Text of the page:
New Survey Shows Family Caregivers Feeling the Impacts to Their Wallets, Jobs

Being a family caregiver of an elderly loved one is a journey that requires time, money, and extreme sacrifice.’s annual aregiver Journey Survey for 2016 shows that many of today’s caregivers not only sacrifice large chunks of income and energy but sometimes their homes, hobbies, or even their jobs to provide care for an aging loved one.

Diann Hasseman, 65, is no stranger to those types of sacrifices. It was almost five years ago when she realized she could no longer care for her 90-year-old mother while maintaining a fulltime career as a social worker. Her father had recently passed away and Hasseman was making regular monthly trips from her home in North Carolina to visit and care for her mother in Florida. She had used up all of her vacation time and sick days. Something had to give.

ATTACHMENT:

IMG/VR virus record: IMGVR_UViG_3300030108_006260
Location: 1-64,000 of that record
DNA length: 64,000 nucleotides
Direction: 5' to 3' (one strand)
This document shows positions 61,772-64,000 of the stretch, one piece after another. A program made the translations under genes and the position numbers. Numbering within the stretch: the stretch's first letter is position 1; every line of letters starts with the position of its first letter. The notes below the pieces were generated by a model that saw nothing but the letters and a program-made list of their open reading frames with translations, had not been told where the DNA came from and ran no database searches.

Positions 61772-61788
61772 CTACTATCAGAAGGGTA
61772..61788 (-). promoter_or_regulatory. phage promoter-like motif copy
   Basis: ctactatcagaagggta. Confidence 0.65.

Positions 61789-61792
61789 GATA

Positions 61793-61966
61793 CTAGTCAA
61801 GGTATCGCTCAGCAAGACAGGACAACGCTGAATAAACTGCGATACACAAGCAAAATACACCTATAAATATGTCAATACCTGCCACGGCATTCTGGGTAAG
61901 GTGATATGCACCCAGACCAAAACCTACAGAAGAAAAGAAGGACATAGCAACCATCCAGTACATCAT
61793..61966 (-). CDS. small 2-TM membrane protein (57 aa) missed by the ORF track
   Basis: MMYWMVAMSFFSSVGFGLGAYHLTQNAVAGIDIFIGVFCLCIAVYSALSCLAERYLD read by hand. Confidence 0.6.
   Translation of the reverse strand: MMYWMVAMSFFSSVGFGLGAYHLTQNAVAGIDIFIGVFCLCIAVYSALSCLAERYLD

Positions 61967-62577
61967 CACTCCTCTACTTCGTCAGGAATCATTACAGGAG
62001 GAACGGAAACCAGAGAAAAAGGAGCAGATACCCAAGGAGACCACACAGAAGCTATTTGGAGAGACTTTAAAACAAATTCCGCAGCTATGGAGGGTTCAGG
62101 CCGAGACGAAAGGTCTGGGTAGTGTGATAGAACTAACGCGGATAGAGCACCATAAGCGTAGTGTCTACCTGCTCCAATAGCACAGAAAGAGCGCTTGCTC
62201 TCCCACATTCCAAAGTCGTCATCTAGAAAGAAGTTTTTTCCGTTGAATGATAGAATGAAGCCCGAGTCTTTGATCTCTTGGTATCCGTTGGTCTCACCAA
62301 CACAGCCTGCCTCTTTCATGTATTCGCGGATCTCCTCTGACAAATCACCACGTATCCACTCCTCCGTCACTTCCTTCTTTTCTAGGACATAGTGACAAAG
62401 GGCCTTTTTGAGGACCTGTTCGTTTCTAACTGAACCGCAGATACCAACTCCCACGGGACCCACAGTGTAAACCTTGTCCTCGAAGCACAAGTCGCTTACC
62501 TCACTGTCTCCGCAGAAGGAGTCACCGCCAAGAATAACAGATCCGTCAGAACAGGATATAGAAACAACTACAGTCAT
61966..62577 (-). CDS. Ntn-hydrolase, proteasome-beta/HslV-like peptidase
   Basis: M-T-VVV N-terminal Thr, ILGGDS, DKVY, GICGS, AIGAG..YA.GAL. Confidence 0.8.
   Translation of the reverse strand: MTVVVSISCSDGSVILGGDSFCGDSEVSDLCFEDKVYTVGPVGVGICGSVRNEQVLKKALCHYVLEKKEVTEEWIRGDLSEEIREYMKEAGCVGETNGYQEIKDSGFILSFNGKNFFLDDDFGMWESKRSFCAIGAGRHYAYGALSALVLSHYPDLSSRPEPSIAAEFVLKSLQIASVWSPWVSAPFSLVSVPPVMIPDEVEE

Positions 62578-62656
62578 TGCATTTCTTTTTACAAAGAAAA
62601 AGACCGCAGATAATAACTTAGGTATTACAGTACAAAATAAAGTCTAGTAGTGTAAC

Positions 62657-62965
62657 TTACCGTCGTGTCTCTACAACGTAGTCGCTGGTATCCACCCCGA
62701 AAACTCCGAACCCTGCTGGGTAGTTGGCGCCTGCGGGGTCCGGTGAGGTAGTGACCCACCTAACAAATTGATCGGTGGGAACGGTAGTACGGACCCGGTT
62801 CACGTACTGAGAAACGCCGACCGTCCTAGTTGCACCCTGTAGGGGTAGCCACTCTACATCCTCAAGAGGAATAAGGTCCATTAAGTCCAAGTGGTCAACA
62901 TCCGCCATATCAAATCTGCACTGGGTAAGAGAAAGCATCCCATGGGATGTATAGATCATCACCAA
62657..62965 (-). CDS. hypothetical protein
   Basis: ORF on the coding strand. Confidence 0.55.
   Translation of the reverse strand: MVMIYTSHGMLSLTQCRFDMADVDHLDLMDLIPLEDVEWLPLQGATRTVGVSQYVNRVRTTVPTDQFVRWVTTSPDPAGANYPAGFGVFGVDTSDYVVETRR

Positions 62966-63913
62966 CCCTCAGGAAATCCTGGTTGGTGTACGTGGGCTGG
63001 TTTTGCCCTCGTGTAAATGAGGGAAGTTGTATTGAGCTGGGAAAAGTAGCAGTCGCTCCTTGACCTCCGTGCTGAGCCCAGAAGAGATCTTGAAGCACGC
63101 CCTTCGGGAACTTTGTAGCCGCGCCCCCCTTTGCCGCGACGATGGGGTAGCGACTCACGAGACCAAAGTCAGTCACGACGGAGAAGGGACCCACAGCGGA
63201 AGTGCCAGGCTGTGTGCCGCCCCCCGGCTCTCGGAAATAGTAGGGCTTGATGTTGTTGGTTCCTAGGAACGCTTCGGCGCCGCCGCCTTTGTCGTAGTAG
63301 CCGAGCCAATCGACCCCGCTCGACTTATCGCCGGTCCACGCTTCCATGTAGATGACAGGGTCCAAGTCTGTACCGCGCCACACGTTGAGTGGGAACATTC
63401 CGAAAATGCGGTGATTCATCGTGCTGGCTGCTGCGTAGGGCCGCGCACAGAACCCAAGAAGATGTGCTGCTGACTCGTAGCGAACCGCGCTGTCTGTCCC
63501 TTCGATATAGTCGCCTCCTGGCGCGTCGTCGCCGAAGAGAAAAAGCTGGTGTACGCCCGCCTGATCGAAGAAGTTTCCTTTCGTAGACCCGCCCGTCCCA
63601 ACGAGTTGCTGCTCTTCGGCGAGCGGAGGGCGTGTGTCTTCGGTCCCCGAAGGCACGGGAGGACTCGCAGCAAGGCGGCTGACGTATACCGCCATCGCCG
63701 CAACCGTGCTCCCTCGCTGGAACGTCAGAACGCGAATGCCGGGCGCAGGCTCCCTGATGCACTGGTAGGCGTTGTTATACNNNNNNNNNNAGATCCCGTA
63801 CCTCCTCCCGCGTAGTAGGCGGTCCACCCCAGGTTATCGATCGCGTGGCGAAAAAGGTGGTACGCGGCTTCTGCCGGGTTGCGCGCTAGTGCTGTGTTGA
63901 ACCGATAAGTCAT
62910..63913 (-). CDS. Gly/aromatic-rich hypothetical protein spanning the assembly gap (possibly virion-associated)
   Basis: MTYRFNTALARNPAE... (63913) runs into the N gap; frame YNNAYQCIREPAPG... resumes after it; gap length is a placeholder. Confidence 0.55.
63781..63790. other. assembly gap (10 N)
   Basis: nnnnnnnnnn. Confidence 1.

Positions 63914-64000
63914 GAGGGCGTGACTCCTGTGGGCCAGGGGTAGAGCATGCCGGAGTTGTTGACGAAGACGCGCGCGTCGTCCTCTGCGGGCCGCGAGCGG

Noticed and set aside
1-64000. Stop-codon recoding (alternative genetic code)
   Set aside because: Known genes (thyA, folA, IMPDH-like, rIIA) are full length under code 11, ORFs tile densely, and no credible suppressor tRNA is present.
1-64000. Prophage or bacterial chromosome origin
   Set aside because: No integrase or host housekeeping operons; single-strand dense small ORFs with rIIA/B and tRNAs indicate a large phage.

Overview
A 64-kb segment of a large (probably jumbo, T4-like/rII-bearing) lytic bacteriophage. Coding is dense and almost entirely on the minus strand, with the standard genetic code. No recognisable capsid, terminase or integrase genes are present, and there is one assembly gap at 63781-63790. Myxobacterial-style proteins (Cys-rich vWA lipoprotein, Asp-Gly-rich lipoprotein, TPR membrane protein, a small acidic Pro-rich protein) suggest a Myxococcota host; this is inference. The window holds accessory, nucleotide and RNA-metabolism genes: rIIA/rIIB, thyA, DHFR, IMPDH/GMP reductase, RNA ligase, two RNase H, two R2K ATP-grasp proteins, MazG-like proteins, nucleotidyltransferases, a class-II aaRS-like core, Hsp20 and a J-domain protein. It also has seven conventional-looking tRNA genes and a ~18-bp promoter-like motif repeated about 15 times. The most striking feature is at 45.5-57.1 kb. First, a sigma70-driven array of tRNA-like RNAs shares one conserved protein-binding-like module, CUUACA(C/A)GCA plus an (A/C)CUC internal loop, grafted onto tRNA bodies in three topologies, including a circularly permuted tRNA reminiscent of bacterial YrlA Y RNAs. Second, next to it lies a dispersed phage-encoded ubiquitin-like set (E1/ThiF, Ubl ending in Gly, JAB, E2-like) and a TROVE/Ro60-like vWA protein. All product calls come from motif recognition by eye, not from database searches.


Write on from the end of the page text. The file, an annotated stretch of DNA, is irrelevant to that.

“I was making that trip every other month since 2002 when my father had his first stroke, and it was just getting to be exhausting,” says Hasseman. “When my father passed and my mother was by herself, I knew she was going to need me around even more. I had no choice but to leave my job.”

It was a difficult but unavoidable decision, one that became increasingly apparent as her mother’s health continued to decline. In 2015 she suffered small strokes, leaving her with mild dementia and prompting her to move into a continuing care retirement community that costs about $5,000 per month.